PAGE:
The picture on the right (click for higher resolution) has ALL the bifacially flaked stone artifacts from GbTo-13 and GbTo-54; remarkably few for an assemblage with 4,500 artifacts in total. Of these, the top left one would normally be considered a unifacial scraper but it has a finely bifacially flaked end. Normally in BC assemblages, the arrow, dart, and spear points and knives that are ‘bifaces’ make up a sizable portion of artifacts found during excavations. In Prince Rupert Harbour, they are rare, as archaeologists since the 1930s including Philip Drucker, George MacDonald/Richard Inglis/Ken Ames, and Gary Coupland have all found before us. While the Tsimshian did a lot of stone flaking, it was almost all ‘rough’ work making what archaeologists call ‘expedient’ tools, or sharp simple flakes, struck from round cobbles, that were meant to be used for just a short while and then thrown away. These were the equivalent of our ‘snap-edge’ utility knives. The Tsimshian simply didn’t make chipped stone projectile points or knives; there were ground stone, bone, shell or wood equivalents that were made instead. Making these beautiful bifaces produces lots of characteristic flakes known as ‘biface reduction flakes’. Usually, you would find dozens for each biface found and 10% or more of all stone flakes might be these ‘biface reduction flakes”. We found none. So, the question then becomes “how did these artifacts come into the site if they weren’t being made here?”.
Several of these artifacts are noticeably water-rolled; the ridges on the faces are rounded and smoothed compared to a freshly-flaked artifact. Yet these were found well away from the water where they couldn’t really have been water rolled on either the beach or the tiny stream at the south end of the site. We started wondering if there was some massive disturbance that we hadn’t been aware of in the ‘intact’ parts of the site. Then we found the biface that was catalogued as GbTo-54:1916. At first we thought someone had found a naturally-shaped pebble that just needed a little edge trimming to make it a functional projectile point. But when we looked really carefully, we could see that under a really thick layer of ‘patination’ (or age-crust weathering), there were traces of really ancient cultural flaking. Someone 2,000 years ago had found this ancient point, probably on a beach, and brought it back to the site. They had just needed to take a few flakes off the edge to completely refurbish it and make it serviceable again. It may have been thousands of years old at the time they found it.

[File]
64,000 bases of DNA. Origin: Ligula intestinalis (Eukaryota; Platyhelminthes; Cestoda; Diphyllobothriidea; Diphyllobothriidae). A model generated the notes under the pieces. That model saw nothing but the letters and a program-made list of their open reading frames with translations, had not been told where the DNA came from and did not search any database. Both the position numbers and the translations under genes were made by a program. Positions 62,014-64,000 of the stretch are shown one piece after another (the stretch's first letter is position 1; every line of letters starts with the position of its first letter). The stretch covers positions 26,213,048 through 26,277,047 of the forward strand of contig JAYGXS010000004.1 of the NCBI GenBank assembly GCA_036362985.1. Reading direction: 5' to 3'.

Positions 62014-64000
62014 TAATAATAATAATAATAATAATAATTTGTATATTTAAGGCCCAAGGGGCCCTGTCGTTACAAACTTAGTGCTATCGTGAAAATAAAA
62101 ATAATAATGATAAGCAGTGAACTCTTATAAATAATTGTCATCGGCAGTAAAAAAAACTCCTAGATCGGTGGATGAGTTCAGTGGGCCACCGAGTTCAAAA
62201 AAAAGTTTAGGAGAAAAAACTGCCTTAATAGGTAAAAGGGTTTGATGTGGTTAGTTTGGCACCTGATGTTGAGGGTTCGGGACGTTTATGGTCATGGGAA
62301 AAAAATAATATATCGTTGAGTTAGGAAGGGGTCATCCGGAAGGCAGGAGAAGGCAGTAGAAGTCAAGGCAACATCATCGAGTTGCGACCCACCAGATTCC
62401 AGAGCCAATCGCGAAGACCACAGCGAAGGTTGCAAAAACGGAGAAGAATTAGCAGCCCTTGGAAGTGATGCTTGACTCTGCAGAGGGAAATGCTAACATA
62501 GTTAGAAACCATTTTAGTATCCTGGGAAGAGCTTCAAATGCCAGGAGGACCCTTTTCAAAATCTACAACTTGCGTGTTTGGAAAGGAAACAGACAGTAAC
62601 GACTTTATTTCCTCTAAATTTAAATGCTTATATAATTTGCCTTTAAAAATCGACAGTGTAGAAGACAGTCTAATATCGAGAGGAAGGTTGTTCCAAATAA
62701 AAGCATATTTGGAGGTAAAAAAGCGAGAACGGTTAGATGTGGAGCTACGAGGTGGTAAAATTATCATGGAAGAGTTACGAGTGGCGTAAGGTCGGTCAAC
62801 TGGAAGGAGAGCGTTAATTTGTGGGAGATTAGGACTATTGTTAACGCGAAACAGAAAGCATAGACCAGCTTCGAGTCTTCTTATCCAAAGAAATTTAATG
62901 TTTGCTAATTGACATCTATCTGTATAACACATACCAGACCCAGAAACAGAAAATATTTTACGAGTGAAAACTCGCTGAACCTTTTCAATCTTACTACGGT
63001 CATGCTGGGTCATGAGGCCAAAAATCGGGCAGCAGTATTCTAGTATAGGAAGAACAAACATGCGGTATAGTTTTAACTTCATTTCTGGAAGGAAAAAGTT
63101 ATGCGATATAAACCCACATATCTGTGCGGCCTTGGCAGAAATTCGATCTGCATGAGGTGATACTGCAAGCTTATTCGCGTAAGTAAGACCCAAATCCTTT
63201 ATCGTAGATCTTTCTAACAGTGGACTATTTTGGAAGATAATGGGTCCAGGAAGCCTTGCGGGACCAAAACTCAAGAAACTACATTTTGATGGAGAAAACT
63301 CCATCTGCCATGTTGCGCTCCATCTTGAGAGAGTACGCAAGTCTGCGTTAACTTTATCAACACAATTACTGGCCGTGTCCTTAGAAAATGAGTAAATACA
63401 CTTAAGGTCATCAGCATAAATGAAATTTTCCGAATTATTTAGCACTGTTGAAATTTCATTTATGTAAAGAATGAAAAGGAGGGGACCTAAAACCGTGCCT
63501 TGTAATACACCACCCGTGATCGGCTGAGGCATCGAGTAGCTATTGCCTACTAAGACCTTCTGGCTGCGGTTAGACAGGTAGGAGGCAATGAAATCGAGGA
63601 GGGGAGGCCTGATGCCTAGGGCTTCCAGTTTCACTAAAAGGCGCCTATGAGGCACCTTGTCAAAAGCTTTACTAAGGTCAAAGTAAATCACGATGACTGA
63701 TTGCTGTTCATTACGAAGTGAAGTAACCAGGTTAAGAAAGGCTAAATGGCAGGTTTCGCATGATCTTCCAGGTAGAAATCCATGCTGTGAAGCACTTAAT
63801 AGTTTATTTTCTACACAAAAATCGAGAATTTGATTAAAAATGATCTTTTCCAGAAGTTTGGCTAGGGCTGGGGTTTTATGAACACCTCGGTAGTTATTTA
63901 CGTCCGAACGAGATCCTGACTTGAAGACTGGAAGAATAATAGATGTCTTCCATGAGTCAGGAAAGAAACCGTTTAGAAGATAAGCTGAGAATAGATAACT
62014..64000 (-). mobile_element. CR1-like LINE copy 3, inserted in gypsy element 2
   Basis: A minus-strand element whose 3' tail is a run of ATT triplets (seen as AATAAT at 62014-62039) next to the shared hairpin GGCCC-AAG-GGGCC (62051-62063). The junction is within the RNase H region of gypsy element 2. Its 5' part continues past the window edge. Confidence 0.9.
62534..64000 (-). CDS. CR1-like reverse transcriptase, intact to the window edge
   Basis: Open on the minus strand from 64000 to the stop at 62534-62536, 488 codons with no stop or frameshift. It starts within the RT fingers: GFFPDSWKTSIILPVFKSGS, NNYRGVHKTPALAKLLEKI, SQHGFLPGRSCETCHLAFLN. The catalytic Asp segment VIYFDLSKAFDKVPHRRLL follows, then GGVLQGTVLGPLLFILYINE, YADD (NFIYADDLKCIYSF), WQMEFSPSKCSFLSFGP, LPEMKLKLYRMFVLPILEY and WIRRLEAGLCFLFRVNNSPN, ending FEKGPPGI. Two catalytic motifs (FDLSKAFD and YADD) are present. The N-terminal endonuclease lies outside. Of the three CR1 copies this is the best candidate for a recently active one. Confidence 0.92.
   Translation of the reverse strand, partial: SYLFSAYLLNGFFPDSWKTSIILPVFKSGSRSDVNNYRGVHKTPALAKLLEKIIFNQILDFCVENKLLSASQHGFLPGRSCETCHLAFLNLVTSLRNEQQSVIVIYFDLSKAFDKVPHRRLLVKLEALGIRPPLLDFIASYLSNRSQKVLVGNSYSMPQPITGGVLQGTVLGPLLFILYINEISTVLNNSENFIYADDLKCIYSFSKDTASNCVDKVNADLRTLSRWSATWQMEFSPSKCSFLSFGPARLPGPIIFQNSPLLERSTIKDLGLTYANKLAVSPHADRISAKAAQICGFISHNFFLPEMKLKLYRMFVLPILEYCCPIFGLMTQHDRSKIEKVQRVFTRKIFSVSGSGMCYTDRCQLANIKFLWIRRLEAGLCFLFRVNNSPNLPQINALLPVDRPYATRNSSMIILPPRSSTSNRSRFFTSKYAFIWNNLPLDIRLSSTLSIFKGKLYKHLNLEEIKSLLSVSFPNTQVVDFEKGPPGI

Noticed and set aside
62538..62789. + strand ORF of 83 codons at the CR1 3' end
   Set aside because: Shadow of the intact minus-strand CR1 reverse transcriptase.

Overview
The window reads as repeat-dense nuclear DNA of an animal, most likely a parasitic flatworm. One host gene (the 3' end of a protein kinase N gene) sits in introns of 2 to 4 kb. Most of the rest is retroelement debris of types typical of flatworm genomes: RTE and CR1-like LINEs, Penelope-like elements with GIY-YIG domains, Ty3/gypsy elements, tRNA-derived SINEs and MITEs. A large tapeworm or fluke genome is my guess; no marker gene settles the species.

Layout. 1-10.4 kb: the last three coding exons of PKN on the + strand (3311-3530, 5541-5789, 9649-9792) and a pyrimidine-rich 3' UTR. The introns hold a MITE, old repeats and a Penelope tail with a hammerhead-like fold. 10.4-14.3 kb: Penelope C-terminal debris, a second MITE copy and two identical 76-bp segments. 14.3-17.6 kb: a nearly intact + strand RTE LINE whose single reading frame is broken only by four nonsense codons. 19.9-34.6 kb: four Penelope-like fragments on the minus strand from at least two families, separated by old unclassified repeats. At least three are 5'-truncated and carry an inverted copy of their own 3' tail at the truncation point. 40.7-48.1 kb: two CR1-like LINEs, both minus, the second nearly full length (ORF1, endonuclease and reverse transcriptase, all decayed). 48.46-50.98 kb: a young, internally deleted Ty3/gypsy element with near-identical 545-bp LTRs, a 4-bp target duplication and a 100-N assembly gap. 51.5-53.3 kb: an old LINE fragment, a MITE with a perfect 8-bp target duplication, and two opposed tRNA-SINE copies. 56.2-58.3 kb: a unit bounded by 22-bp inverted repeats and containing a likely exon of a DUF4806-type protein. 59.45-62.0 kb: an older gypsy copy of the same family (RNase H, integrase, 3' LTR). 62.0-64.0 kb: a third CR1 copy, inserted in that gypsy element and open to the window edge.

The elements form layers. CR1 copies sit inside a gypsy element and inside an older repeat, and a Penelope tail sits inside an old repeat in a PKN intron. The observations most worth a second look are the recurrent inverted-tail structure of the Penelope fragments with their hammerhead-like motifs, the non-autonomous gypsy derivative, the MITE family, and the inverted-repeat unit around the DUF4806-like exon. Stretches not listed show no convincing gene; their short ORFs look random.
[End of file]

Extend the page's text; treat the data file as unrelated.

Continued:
The finding and reuse of flaked stone tools is talked about a little in the ethnographic literature for northwestern North America. James Teit in the southern Interior wrote of the Secwepemc (1909:519) for example:
- “Large roughly chipped arrow-stones were found scattered over the surface in many places. These were called ‘thunder arrow-heads’, because supposed to have been fired by the Thunder. They were broken up and formed into small arrow-heads.”
Since reading this passage in Teit many years ago, I’ve tried to consider the ramifications of such recycling and reuse on the archaeological record. It can really mess up archaeologists trying to date layers by the projectile point styles!! I noted that at a couple of cave sites in Washington State, the oldest layers had just one single style of point; later ones had mostly later style ones, but a few early styles; and the mixing got progressively worse through time, although there was always a preponderance of the ‘right’ aged projectile points. There were some small pits that were dug in these sites by their inhabitants: that could explain some of the mixing, but I think that a lot of it was the result of people finding and bringing back older points to their camp for raw material. I’ve also thought that this practice might explain some of the very ancient-looking point types in relatively recent (say, “only” 3,000 years old) radiocarbon-dated wooden shafts found in the Yukon Ice Patches by Greg Hare, Ruth Goddard, et al. The very latest American Antiquity journal (October 2014) has an article dedicated to this phenomenon by Thomas Whyte “Gifts of the ancestors: secondary lithic recycling in Appalachian Summit prehistory”. He considers the effect of ancient recycling on archaeological data, and happily he comes to many of the same conclusions as I did. Many of the artifacts he illustrates have fresh flaking on weathered surfaces like the one above. In once case, he identifies a biface that was lost, lay for centuries, was found and reworked not just once, but twice!
The modern mantra of ‘reduce, recycle, reuse’ has ancient counterparts!